# Comparing within-subject variances in a study to compare two methods of measurement

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In the design for comparing two methods of measurement proposed by Bland and Altman (1986), two observations are made by each method on each subject. This design was use to compare a Wright peak flow meter and a min Wright peak flow meter. The following measurements of peak expiratory flow (litres/min) were obtained:

Pairs of observations of PEF (litre/min) by two different methods
Subject Wright meter Mini meter
Obs 1 Obs 2 Obs 1 Obs 2
1 494 490 512 525
2 395 397 430 415
3 516 512 520 508
4 434 401 428 444
5 476 470 500 500
6 557 611 600 625
7 413 415 364 460
8 442 431 380 390
9 650 638 658 642
10 433 429 445 432
11 417 420 432 420
12 656 633 626 605
13 267 275 260 227
14 478 492 477 467
15 178 165 259 268
16 423 372 350 370
17 427 421 451 443

We recommended that the repeatability should be calculated for each method separately and compared. I was recently asked how we could carry out a statistical comparison of the two repeatabilities.

The problem is how to compare the within subject standard deviations in a matched sample.

Denote the pairs of measurements by the same method on subject i by xi and yi. The standard deviation for a single subject si is given by the following formula for variance, i.e. standard devation squared:

si2 = {xi2 + yi2 - (xi + yi)2)/2} /(2-1)

= xi2/2 + yi2/2 - xiyi

= (xi - yi)2/2

Hence for each subject the squared difference (xi - yi)2 is an estimate of the within-subject variance for that method of measurement times 2, and the absolute value |xi - yi| is an estimate of the within-subject standard deviation for that method of measurement times root 2. We can compare these estimates between the two methods of measurement using the two sample t method. It is usually preferable to compare variances rather than to compare standard deviations directly.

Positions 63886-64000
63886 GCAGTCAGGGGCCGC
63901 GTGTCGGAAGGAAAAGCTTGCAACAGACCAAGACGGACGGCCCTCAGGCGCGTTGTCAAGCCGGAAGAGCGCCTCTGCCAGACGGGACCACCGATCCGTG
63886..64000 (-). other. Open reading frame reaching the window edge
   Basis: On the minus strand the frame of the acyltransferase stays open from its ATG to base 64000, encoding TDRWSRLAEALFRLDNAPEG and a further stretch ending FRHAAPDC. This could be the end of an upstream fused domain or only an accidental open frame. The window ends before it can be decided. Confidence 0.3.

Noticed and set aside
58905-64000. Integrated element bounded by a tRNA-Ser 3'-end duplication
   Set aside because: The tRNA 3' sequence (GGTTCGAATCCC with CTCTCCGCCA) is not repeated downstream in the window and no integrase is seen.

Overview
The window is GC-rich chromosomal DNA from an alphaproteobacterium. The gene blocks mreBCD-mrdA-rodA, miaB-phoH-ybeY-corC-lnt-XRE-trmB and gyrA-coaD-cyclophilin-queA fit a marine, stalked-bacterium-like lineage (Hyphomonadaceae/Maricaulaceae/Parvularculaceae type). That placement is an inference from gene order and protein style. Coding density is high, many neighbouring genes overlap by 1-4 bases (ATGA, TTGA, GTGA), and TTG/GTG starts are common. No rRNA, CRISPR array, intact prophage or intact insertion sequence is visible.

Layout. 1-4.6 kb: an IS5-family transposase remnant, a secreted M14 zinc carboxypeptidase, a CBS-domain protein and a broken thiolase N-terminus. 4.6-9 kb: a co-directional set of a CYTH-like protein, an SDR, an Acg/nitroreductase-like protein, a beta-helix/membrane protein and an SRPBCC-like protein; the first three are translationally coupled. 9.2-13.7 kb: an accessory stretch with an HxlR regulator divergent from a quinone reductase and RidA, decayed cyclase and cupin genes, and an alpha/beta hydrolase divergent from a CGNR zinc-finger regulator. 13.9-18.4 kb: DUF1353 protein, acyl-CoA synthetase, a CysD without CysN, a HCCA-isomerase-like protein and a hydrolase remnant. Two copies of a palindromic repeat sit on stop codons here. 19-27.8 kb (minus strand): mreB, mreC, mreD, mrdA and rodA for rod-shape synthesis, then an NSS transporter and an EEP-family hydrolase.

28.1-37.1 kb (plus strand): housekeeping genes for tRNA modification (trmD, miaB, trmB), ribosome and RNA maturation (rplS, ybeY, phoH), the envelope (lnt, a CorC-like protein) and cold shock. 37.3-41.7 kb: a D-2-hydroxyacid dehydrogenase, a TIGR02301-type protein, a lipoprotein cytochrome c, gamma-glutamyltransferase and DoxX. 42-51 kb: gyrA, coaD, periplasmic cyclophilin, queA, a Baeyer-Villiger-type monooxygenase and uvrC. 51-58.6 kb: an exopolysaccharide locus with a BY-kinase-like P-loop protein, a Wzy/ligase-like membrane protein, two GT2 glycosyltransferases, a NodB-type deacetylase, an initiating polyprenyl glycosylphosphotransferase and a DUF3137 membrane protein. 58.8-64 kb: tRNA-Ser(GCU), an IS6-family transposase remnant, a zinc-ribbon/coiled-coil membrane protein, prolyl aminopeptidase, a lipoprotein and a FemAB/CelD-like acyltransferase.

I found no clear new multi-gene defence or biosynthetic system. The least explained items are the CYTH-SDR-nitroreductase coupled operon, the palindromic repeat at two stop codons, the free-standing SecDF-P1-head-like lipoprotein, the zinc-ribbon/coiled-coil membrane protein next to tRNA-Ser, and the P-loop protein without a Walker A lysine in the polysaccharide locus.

For the PEFR meter data, the squared differences are:

Squared differences For the PEFR meter data
Subject Wright meter Mini meter
1 16 169
2 4 225
3 16 144
4 1089 256
5 36 0
6 2916 625
7 4 9216
8 121 100
9 144 256
10 16 169
11 9 144
12 529 441
13 64 1089
14 196 100
15 169 81
16 2601 400
17 36 64

For the paired t method, the differences between the squared differences by the two methods should follow a Normal distribution and be unrelated to the average squared difference for the subject. This is clearly not the case here, as the graph shows:

The assumptions of the paired t method are clearly not met in this case and I suspect that this will always be so. A log transformation of the squared differences is quite effective:

One of the differences for the Wright meter was zero. It was replaced by half the next smallest value, 64, for this analysis.

Proceeding with the paired t test (Stata output) we get:

```One-sample t test                                     Number of obs =       17

------------------------------------------------------------------------------
Variable |      Mean    Std. Err.       t     P>|t|       [95% Conf. Interval]
---------+--------------------------------------------------------------------
lslws |  1.098972    .5972562   1.84003   0.0844      -.1671547    2.365098
------------------------------------------------------------------------------
Degrees of freedom: 16
```

Thus there is only very weak evidence that there is a difference between the within-subject variances. Antilogging the mean difference we get exp(1.098972) = 3.00, showing that the within-subject variance for the mini meter is estimated to be 3 times that for the Wright meter, but there is a vary wide confidence interval for this ratio, from exp(-0.1671547) = 0.85 to exp(2.365098) = 10.65.

The square root of the ratio will be the ratio of the within-subject standard deviations for the two methods of measurement.

## Reference

Bland JM, Altman DG. Statistical methods for assessing agreement between two methods of clinical measurement. Lancet 1986; i: 307-10. Full text.